By: TFF Mon, 16 Apr 2012 21:04:50 +0000 Strych09, read the comments above. Without additional regulation it would mostly just slant the market to “sophisticated investors” who can and do find ways to invest in things even without buying them directly.

Have pity on the little guy!

By: Strych09 Mon, 16 Apr 2012 14:46:41 +0000 realist50 says that this proposal would have “a devastating impact on liquidity”, which is just another way of saying that it would discourage trading of shares for trading’s sake, which I’m sure in Keen’s mind is a feature rather than a bug.

By: Quarrel Mon, 16 Apr 2012 09:09:15 +0000 Surely large tranches of shares would just trade through an SPV? Buying and selling shares in the SPV rather than the actual shares.

This is similar to the way many large properties are often sold (ie you buy the company with the sole asset of the property rather than the property), although there it is about getting around stamp duties etc.

This would be even more likely if, as you say, a lot of the trading would be OTC because of the lack of volume.


By: TFF Mon, 16 Apr 2012 09:09:04 +0000 Well put, realist.

And Petras, I was just thinking of ways to circumvent it myself. But yours is far more elegant!

By: alea Mon, 16 Apr 2012 07:08:40 +0000 Beyond idiotic, in Steve Keen’s own words:
“There’s a twist to my proposal of course: it wouldn’t be a liability that was abolished but an asset, but the intent is to stop the liability of debt…”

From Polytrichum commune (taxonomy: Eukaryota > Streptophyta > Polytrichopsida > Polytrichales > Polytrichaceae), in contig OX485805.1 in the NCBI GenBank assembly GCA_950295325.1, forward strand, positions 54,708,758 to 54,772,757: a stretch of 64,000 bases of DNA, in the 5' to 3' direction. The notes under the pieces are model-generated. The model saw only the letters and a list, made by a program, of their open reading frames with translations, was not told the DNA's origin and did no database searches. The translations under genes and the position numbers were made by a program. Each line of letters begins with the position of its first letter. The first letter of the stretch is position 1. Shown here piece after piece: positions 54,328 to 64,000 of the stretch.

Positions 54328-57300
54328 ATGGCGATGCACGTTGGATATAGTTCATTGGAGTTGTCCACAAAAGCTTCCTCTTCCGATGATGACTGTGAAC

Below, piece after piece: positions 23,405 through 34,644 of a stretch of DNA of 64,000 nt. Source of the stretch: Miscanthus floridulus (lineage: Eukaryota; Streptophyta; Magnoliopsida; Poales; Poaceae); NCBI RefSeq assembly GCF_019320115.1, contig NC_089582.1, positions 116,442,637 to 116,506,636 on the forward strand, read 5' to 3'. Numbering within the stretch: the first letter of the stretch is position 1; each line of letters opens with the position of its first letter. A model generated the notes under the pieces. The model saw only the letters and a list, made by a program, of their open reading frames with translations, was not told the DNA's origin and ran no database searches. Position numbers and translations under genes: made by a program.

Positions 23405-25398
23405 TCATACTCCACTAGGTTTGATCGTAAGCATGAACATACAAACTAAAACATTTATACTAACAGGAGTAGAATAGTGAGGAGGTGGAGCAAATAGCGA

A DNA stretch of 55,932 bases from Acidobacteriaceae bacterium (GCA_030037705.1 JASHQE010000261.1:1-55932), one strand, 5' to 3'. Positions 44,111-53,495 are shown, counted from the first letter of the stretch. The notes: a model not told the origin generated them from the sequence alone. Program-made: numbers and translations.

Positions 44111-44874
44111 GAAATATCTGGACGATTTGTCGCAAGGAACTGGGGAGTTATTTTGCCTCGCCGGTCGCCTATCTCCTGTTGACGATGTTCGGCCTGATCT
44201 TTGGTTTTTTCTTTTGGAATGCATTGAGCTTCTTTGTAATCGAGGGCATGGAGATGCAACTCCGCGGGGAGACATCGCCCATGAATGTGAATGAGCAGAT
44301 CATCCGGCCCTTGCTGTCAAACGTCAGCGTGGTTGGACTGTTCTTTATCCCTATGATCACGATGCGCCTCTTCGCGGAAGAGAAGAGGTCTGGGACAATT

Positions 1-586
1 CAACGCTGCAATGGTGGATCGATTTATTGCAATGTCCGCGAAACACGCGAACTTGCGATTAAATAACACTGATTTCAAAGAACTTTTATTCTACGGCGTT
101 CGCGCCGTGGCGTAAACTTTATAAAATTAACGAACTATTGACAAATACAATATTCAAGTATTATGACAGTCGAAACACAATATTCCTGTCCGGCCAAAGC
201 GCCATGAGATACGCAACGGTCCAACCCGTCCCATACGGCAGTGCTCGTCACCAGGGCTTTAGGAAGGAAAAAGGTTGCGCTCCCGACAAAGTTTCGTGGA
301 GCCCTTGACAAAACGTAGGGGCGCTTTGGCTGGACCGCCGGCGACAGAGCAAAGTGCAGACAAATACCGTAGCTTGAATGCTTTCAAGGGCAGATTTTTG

(Hint: a liability/debt is someone else asset)

By: Petras_Kudaras Mon, 16 Apr 2012 06:48:58 +0000 Wouldn’t this complicated capital structure be totally worthless, because it can be circumvented by using derivatives?

I would guess it would be possible to set up a SPV, which would buy A class shares at IPO and then issue CFDs or any other similar instrument that would allow trading in those shares without actually moving them to the balance sheet of other investors.

You can tell I used to work in an investment bank :)

By: realist50 Mon, 16 Apr 2012 03:48:46 +0000 I’ll answer the question posed in the title with a resounding “No.” This idea is crazy for a host of reasons.

I fail to see why it would prevent bubbles – I don’t see how the prospect that a share could be worthless in 50 years would have stopped the tech bubble in the late 90’s. People happily buying shares at a multi-billion valuation for a company that had never made money weren’t doing so because discounting cash flows told them that the years 51 to infinity dividends would be worth piles of money. They did it because they thought these companies would quickly dominate some market and/or because they thought they could flip to a fool at a greater price.